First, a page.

Several recent studies found that air pollution has a negative effect on the brain. This study of elderly women in North Carolina found that long-term exposure to higher levels of air pollution (specifically fine particulate matter smaller than 2.5 micrometers (called PM2.5) resulted in smaller brain volumes (especially the brain's white matter). They studied elderly women (aged 71 to 89), but the findings should be of concern to everyone exposed to high levels of air pollution. White matter connects brain regions (with nerve fibers that pass signals throughout the brain) and determines how information is processed in the brain. The researchers pointed out that other recent studies reported that high air pollution is linked to cognitive decline and accelerated brain aging. From Futurity:
Exposure to air pollution may have a negative impact on how the brain’s white matter ages. Older women who lived in geographic locations with higher levels of fine particulate matter in ambient air had significantly smaller white matter volumes across a wide range of brain areas, new research shows.
Fine particulate matter is smaller than 2.5 micrometers and is known as PM2.5, a form of pollution that easily enters the lungs and possibly the bloodstream. White matter connects brain regions and determines how information is processed in the brain....“Our study provides convincing evidence that several parts of the aging brain, especially the white matter, are an important target of neurotoxic effects induced by long-term exposure to fine particles in the air.”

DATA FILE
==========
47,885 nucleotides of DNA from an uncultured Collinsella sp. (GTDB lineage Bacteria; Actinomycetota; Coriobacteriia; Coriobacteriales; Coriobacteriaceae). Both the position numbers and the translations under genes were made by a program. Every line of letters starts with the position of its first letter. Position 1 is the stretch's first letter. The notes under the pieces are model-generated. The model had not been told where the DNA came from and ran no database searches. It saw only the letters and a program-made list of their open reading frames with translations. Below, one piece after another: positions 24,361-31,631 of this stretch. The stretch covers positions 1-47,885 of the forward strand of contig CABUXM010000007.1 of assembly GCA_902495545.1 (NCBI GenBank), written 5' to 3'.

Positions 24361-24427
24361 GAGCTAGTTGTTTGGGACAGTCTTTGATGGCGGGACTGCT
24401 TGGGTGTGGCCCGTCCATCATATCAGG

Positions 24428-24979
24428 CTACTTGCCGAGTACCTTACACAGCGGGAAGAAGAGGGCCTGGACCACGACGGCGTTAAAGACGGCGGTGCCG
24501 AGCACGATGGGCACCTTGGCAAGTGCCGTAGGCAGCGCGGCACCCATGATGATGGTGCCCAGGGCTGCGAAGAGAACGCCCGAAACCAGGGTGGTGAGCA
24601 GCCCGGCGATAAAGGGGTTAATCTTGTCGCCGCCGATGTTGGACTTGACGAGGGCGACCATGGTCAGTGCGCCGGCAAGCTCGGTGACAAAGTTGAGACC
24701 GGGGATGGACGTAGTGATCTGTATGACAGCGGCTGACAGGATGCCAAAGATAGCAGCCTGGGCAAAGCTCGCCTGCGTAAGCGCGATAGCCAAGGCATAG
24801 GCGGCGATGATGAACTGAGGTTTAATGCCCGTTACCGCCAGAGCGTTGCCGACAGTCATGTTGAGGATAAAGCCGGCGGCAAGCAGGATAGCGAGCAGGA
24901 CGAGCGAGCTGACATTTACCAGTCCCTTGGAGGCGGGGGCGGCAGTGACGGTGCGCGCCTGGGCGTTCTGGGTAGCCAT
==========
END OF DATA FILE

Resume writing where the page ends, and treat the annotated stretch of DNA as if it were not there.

The study found that older women ages 71 to 89 who had lived in places with greater PM2.5 exposures had significantly smaller volumes of white matter and that this could not be explained by the geographic region where they lived, their race or ethnic background, socioeconomic status, lifestyle, or medical conditions that may also influence brain volumes.
The researchers performed brain magnetic resonance imaging scans of 1,403 women who are part of the Women’s Health Initiative Memory Study (WHIMS), a nationwide report based at Wake Forest Baptist Medical Center in Winston-Salem, NC. The researchers also used residential histories and air monitoring data to estimate the participants’ exposure to air pollution in the previous six to seven years.
White matter contains nerve fibers and connects brain regions with each other by traveling deep within and passing nerve signals throughout the brain. Gray matter is primarily composed of neuronal cell bodies, dendrites, glial cells, and capillaries. The study did not find impacts from exposure to air pollution in participants’ gray matter.